More Technical Guides will be added as we go along. LINBIT Cluster Stack support customers will receive new Tech Guides approximately one month before they pop up on the public web site.

Downloading the Tech Guides is free of charge and requires prior registration. If you’ve already registered for trying out the DRBD Management Console, you may reuse your download credentials — no need to re-register.


DRBD != fsck != DIX

October 28, 2010

Every once in a while, we hear of users with corruption in a file system that sits on top of DRBD. That may be easy or tricky to resolve. If you’re lucky, a simple fsck will resolve the corruption. If you’re not quite that lucky, you may have to get out your backups.

But that’s typically not DRBD’s fault. Typically not at all, not in the least bit. DRBD is a block device, and as such it has no idea what rests on top of it. It has no concept of a filesystem, let alone its integrity. That of course is true for any other block device as well. If you have, say, RAID-1, and something corrupts the file system on top of it, then of course that corruption will be happily replicated across both component devices. DRBD is no different, except that its component devices are stored across distinct physical nodes.

And even if everything about your filesystem is logically correct, there’s still the chance that a user fat-fingers rm and nukes all your precious data, and DRBD will happily replicate that too. Just like RAID. In a nutshell: just like RAID, DRBD does not replace backups.

DRBD does bend over backwards in making sure that it is replicating data correctly, catching all sorts of network issues in the process and optionally doing an end-to-end checksum over everything it replicates. It can also immediately detach from a backing device if the latter is acting up in any way and throwing I/O errors. But it can only make sure that it correctly replicates whatever it’s being handed down from above — there is no way for it to second-guess whether that is actually good data.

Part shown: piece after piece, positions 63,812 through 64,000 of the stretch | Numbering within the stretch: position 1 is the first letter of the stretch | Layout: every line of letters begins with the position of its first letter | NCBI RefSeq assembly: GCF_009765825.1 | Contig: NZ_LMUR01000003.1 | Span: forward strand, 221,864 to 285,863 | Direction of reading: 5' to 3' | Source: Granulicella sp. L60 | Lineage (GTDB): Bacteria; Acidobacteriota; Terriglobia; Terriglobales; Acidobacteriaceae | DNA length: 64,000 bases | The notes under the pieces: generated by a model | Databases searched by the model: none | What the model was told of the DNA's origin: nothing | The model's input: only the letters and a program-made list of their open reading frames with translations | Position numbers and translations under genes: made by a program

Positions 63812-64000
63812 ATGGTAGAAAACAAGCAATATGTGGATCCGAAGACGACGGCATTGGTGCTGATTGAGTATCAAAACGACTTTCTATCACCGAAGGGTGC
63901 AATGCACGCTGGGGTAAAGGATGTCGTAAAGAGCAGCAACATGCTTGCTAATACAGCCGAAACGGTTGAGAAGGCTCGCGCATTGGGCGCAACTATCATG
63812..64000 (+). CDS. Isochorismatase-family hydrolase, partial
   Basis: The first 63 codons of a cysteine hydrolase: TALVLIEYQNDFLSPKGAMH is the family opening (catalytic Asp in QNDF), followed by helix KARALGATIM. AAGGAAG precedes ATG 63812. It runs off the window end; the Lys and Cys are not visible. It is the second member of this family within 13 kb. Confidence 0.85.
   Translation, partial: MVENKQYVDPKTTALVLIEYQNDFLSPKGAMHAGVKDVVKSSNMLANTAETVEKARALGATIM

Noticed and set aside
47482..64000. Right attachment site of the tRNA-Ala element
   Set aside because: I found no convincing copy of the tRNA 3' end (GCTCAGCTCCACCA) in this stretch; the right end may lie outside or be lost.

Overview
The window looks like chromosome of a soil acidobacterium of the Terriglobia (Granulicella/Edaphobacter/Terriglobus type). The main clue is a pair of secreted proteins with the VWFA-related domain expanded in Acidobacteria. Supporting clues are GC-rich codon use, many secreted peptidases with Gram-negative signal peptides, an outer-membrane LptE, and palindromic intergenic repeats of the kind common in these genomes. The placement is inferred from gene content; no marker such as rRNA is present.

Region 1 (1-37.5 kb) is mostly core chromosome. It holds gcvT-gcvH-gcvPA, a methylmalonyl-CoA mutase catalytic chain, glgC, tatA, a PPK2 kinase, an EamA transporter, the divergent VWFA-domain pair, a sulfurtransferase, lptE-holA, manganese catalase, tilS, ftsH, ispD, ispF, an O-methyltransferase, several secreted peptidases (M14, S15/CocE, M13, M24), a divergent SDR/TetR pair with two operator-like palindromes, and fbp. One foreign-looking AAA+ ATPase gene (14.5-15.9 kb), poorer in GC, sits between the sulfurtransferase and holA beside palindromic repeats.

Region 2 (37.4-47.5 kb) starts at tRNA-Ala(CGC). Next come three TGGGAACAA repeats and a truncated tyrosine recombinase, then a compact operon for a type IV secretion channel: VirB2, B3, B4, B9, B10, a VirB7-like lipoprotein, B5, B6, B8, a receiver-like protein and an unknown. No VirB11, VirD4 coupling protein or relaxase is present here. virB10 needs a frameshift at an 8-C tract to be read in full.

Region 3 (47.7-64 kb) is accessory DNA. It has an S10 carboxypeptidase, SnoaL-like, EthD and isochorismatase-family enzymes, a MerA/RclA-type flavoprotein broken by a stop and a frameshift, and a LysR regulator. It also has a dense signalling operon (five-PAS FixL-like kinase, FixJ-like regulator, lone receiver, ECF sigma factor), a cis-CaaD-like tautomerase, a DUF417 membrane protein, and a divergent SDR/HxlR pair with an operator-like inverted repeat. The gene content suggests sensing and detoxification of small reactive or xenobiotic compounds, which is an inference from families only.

Likewise, when DRBD reads data, it does so from its underlying block device. And if it happens to be fed garbage from there, there’s nothing it can do about that either (unless the read actually produces an I/O error, in which case we can detach, read transparently from the peer over the network, and all is dandy). So if you have silent data corruption introduced by your controller, or by a disk that’s gone haywire, then it will feed the application garbage. However, and this is a big plus compared to going without DRBD, DRBD gives you the option of switching your application over to another node, with presumably better hardware, where that read corruption does not occur. And you can keep your users happy while you’re fixing the other box with the shot I/O stack.

So no, DRBD does not replace the occasional fsck or whatever other data integrity features your filesystem may come with. DRBD also does not absolve you of adding a BBU (or capacitor-backed flash) to your controller write cache, or of having to turn off your disk write cache (which is always volatile). DRBD also does not protect against dd-ing a bunch of random data somewhere in the middle of the block device causing your filesystem to jump and scream.

Now, if you want complete, end-to-end I/O integrity checking, check out Linux DIX (Data Integrity Extensions), brought to you by a team around Martin Petersen at Oracle. I had the pleasure of sitting in his talk at LinuxCon this year. It’s in Linux as of 2.6.27, check out the project page for details. What’s nice about this is that it’s a Linux first — no other operating system, at this time, is known to have anything comparable.